State ‘Move Over’ law to get tougher


The in basket: Linda Wilson sent along an e-mail she recently received that contends that California has just passed a “Move Over” law that can bring a $754 ticket for not moving to the left to give room to police or other emergency vehicles on the roadside with their flashing lights working.

If you can’t move left, you have to slow to 20 miles per hour, the e-mail said. It claims that “a friend’s son” got such a ticket recently.

He slowed down to pass two patrol cars on the shoulder “but did not move into the other lane,” went the story. “The second police car immediately pulled him over and gave him a ticket.”

The infraction supposedly counts three points against your  driving record and requires a mandatory court appearance, it said.

Finally, it listed a Web site that supposedly confirmed it all as true. That is

The out basket: It is not a true story, and makes the urban legend Web sites as a hoax.

But it’s a timely one for those of us in Washington state, which also has a Move Over law. The Legislature has just upped the ante substantially for not making an effort to give emergency vehicles on the shoulder a wide berth. In some circumstances, the penalty could be a lot more than $754.

First, about the e-mail. California has had a Move Over law since 2007, and this year just added state highway department vehicles to those that require other drivers to move over or slow down when they see the emergency lights in use. 

The fine is $50 or less. Though local add-ons can increase that, it wouldn’t come to anything near $754. 

The California law merely requires a reasonable speed for conditions. The one in Texas may include the 20 mph requirement to stay in the closest lane to the emergency.

The site merely confirms the existence of Move Over laws in most states, not the spurious claims about California.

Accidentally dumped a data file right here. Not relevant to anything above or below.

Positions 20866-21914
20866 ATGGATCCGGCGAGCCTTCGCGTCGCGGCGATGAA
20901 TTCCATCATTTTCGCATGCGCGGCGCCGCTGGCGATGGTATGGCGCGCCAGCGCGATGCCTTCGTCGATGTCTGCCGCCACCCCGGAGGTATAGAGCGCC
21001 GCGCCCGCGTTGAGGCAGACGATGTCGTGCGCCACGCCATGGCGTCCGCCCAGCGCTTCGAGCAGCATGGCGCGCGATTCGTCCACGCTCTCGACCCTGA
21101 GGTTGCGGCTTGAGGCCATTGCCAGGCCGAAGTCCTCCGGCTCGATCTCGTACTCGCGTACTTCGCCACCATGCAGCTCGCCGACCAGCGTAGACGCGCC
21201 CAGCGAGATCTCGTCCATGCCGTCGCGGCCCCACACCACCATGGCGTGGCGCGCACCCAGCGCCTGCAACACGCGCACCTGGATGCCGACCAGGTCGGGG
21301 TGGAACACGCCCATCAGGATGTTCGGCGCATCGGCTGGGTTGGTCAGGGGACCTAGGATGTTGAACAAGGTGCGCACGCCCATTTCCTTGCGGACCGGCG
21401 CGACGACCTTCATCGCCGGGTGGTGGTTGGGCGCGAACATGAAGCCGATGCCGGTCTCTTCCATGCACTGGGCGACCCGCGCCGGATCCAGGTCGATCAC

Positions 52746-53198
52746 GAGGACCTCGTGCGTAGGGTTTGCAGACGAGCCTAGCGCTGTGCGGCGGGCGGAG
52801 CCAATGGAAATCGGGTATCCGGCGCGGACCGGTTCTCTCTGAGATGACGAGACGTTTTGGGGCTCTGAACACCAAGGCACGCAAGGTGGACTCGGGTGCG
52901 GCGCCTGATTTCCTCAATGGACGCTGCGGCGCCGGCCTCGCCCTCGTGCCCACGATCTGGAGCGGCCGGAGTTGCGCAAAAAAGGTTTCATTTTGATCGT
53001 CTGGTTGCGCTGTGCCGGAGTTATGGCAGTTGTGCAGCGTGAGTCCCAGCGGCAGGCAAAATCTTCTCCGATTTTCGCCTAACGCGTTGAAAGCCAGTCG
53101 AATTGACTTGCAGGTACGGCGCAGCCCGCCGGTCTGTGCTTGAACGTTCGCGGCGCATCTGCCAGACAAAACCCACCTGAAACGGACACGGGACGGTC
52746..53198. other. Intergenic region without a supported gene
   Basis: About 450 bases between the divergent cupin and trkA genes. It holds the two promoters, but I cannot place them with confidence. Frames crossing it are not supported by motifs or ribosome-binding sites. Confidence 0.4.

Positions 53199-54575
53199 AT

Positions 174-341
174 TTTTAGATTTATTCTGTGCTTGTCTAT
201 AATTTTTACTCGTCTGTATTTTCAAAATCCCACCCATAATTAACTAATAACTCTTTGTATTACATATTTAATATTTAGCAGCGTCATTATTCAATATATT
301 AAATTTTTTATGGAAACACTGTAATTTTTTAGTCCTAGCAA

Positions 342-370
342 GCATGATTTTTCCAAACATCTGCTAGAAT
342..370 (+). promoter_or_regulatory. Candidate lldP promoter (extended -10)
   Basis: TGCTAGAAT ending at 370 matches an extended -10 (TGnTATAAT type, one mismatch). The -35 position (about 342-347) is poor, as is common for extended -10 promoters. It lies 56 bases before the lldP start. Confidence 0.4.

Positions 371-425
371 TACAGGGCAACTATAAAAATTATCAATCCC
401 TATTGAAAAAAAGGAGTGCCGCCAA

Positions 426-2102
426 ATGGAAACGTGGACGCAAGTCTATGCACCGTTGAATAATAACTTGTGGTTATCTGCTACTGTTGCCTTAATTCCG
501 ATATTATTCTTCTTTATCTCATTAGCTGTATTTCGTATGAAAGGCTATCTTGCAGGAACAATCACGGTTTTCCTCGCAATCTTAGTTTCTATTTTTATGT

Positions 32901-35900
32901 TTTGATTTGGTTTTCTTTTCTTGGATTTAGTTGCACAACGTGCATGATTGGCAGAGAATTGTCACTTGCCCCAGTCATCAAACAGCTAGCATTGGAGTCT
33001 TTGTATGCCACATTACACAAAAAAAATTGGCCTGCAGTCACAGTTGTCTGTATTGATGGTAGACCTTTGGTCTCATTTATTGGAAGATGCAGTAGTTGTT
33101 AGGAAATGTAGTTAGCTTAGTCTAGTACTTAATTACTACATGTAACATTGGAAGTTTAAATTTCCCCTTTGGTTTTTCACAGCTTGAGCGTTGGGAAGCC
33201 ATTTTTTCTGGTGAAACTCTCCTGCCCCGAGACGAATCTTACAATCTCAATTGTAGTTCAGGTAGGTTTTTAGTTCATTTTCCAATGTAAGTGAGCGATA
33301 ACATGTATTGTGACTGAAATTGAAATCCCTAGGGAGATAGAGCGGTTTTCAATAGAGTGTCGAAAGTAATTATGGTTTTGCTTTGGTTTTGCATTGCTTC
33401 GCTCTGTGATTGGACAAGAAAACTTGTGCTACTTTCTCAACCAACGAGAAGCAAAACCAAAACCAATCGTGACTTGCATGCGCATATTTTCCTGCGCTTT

As for the changes in Washington state, which become effective next Jan. 1, they specify that the emergency zone where the law is effective is within 200 feet on either side of a stationery emergency vehicle on the shoulder with lights flashing. That wasn’t defined in the original law.

There is no 20 mph requirement, but it doubles the fine for exceeding the speed limit past such a vehicle in any lane. My state patrol contact, Trooper Krista Hedstrom, isn’t sure what the fine or fines to be doubled will be. It probably will vary with how far over the speed limit the driver is traveling.

But if the driver is found to actually endanger emergency personnel on the roadside, it can be cited as the gross misdemeanor of reckless endangerment, with the potential for a year in jail and/or a $5,000 fine, plus a 60-day license suspension. Even without hiring a lawyer to fight it, such a citation could cost into the thousands.

“The bill also requires the state (within existing resources) to do education regarding the new law in the 90 days after the bill becomes effective,”  Krista said.  

“WSP Government and Media Relations will be working the next few months on a plan to get this message out come January, which will probably include some sort of statewide press event and a media plan.”

One thought on “State ‘Move Over’ law to get tougher

  1. I would like to read the move-over law,but only get a brochure from WSP that doen’t say anything but “moveover its the law”

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